or: I Didn’t Even Get to Pagina-Man
War Starts at Midnight returns as The Dudes review Noah Baumbach’s latest, The Meyerowitz Stories (New and Selected), and discuss the shortcomings (and benefits) of Netflix’s “day-and-date” distribution model, compare Adam Sandler to Nicolas Cage, and ponder the outcome of a duel between Vanilla Ice and Mark Twain.
00:08:09 – Review – The Meyerowitz Stories (New and Selected)
00:24:31 – SPOILERS – The Meyerowitz Stories (New and Selected)
00:36:36 – Beer Pairing: Highland Scoundrel by 4th Tap Brewing Co-Op
“Pyramids” – Man Man
00:40:37 – Fantasy Movie League Preview – Week 10
“Head On” – Man Man
00:53:04 – Really Rad Recommendations
or: I’m strictly a one-dinosaur man
Chris and Hunter review the newest screwball dramedy from Noah Baumbach & Greta Gerwig, Mistress America. Chris recommends a rural Okie brew that reminds him of Gerwig’s indie-darling adorableness. In Special Features, the Dudes discuss Great Actress & Director Collaborations, including a meandering meditation on Michael Bay, Megan Fox, and the Male Gaze. *PLUS* The 2015 Summer Movie Dating Game! Don’t ask, just listen.
Subscribe: iTunes | Pocket Casts | Stitcher | RSS
Follow: Facebook | Twitter | Tumblr | Spotify Playlist
Help us reach new listeners by reviewing the show on iTunes.
Still need more War Starts at Midnight in your life? Subscribe to the Midweek Memo.
00:10:21 – Review – Mistress America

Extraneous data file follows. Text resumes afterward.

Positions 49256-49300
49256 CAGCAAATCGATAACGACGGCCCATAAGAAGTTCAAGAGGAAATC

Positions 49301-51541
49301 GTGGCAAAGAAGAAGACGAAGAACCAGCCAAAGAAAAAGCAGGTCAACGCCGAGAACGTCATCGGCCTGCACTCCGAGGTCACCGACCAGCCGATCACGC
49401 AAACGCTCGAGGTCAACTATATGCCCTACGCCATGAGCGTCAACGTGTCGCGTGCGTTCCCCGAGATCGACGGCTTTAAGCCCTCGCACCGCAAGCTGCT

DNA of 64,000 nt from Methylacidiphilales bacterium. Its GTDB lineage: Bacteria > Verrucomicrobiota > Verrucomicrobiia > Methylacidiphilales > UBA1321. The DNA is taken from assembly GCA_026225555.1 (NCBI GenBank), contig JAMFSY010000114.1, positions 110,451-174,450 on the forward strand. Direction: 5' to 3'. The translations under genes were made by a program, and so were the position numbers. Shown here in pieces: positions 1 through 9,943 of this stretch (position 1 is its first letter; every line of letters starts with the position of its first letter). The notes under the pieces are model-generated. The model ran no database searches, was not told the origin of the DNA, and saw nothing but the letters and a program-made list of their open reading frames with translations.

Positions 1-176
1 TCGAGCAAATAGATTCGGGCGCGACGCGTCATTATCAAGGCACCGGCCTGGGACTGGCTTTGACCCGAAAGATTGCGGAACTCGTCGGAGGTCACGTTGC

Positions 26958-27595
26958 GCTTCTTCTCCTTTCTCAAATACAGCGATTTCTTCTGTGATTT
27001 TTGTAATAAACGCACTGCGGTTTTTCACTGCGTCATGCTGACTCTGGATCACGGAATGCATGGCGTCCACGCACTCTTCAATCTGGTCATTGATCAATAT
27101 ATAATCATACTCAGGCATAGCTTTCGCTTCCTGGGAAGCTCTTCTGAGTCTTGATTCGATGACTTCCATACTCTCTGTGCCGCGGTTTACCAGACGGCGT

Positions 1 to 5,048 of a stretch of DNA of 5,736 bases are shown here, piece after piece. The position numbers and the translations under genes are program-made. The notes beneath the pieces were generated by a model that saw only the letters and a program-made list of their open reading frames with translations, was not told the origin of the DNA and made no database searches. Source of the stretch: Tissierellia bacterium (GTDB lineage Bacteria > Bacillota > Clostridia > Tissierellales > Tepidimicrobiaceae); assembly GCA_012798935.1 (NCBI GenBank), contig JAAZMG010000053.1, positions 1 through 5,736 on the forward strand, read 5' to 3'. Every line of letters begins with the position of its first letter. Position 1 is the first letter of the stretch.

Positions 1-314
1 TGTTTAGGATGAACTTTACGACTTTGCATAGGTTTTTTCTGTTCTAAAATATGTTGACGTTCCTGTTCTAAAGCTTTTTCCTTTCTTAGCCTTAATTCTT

00:40:13 – Beer Recommendation: Brewmaster’s Signature Series Gose by Choc Beer Company
Evil Girls – Escondido
00:43:20 – Special Features – Great Director & Actress Collaborations
Heart is Black – Escondido
01:00:47 – Really Rad Recommendations
This post is part of our weekly newsletter, the Midweek Memo. Subscribe to it here.
Films are supposed to be relatable.
Ok, ok, not really. Declaring a piece of art “not relatable” and using that flimsy framework as grounds for its dismissal is a modern conceit driven by self-absorbed narcissists who insist that all the art they consume must be a reflection of themselves, or rather how they see themselves, and as a consequence denies them the nourishing power of great drama that hails from a less solipsistic period (see Exhibit A, Ira Glass, “Shakespeare Sucks”).
But I digress…
For the sake of argument, lets say films are supposed to be relatable.
Fine, but what if it a film is more than relatable? What if it feels like the filmmaker has actually crawled into your psyche, dug out your Id, and is projecting light through your subconscious and onto a screen?
That would suck.
If you’ve ever experienced anything like it, then you can “relate” to my experience with the films of Noah Baumbach.
Let’s start here –